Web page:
HUNDREDS of mental health patients are being referred to private hospitals due to a shortage of NHS beds in Lancashire.
The shock figures, which show Lancashire Care NHS Foundation Trust shelled out more than £5million to private hospitals in the last two years, came after the trust slashed its provision of inpatient beds by about a third.
The data was obtained by the Lancashire Telegraph through Freedom of Information laws and raised serious concerns from health campaigners.
There were 251 patients sent to private facilities in 2013/14, at a cost of £3.6million, which was up from 136 referrals the previous year (£2.1million), which represented an average spend of £15,000 per patient. All these referrals were due to a lack of available NHS beds.
Russ McLean, chairman of the Pennine Lancashire Patient Voices Group, said: “These figures are staggering and I think there’s something sadly wrong here. We want this cash spent on NHS beds in the community and not going into the coffers of private companies.”
The number of beds at facilities run by Lancashire Care, such as those at the Royal Blackburn and Burnley General hospitals, has dropped from 492 in 2011 to 318 last year, although there has also been a reduction in inpatient admissions over the same period, from 4,603 to 3,560.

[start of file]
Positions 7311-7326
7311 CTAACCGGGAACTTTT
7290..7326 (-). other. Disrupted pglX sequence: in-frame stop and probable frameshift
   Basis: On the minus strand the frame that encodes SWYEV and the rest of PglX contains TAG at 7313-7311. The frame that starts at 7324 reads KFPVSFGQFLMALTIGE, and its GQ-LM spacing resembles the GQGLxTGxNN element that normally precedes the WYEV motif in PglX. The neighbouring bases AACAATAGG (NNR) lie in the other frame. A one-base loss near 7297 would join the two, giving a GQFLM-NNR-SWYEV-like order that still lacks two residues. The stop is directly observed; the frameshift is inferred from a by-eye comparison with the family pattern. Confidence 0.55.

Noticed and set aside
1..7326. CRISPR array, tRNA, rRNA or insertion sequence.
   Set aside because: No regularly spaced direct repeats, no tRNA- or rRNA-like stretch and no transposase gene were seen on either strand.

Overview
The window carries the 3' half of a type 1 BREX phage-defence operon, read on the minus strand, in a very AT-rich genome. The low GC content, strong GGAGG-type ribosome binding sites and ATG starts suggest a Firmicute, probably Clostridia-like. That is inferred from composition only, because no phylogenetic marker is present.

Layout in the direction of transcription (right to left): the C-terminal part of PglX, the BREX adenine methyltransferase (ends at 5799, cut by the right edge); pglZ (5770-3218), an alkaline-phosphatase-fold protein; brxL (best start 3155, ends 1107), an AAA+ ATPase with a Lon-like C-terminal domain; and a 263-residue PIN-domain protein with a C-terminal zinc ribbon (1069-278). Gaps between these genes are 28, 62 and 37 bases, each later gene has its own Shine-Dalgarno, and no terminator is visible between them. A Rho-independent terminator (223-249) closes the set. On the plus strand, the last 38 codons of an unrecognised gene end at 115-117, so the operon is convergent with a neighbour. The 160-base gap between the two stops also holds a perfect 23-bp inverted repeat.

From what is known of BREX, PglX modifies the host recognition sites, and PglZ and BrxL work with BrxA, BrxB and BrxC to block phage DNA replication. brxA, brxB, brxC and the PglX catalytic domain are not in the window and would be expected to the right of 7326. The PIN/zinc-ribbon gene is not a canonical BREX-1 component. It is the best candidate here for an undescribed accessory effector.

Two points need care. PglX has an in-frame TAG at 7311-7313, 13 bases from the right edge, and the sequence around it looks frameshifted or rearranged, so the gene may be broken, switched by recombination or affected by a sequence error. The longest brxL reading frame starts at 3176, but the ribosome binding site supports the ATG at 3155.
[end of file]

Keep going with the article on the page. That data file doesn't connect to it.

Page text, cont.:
As reported last week, the trust is planning to further reduce its inpatient units, from eight to four, which could bring more bed closures.
Julia Berry, Chorley Council’s lead member for health, said: “This is a non-sensical situation... Wards have been intentionally closed locally and yet they’re saying they don’t have the capacity. It’s outrageous that so much money has been spent on private beds.”
Most of the spending on private hospitals went to The Priory Hospital in Preston (£2.6million last year), with about £700,000 paid to Cygnet Health Care Ltd.
Lancashire Care said a number of factors had led to an increase in demand for mental health beds, including more patients with complex problems needing a longer stay.
A spokesman added: “Before seeking to place a service user in a private bed the trust would always liaise with neighbouring NHS organisations to ensure there is no other capacity locally.
“The providers the trust uses are all regulated by the Care Quality Commission to ensure a high standard of care and environment.
“The trust is working with its commissioners in relation to bed capacity in Lancashire and work is also ongoing to redesign community-based services.
"These community services focus on preventing admissions for those individuals who would normally present in crisis and have a short stay in hospital as well as facilitating early discharge for those people who have been admitted to an inpatient bed.”